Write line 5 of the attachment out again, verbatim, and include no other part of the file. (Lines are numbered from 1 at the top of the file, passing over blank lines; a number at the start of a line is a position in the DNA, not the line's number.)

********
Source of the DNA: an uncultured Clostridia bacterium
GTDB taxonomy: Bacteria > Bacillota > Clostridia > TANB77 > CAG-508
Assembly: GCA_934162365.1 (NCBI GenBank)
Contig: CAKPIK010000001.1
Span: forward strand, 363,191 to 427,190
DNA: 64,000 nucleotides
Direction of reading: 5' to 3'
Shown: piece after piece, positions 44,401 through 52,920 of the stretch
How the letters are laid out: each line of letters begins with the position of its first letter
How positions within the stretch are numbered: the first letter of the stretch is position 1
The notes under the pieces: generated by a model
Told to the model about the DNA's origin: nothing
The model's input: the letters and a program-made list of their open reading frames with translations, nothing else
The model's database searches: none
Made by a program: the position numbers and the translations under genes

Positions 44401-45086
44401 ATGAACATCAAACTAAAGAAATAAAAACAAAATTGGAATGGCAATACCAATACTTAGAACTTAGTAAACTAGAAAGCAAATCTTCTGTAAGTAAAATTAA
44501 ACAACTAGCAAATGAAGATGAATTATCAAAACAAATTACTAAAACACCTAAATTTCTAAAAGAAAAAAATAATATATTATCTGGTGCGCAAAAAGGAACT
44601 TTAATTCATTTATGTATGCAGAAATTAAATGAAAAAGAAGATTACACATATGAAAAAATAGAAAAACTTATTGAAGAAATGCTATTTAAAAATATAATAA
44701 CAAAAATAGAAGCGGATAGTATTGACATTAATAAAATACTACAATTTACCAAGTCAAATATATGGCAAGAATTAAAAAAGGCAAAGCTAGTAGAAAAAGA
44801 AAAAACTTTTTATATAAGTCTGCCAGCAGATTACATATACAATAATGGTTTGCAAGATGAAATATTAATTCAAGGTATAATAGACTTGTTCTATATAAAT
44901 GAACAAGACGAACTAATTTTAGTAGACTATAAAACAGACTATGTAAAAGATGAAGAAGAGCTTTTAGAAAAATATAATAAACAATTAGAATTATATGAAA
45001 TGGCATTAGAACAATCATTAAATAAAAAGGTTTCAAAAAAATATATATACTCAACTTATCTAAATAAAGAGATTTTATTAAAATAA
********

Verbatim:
Span: forward strand, 363,191 to 427,190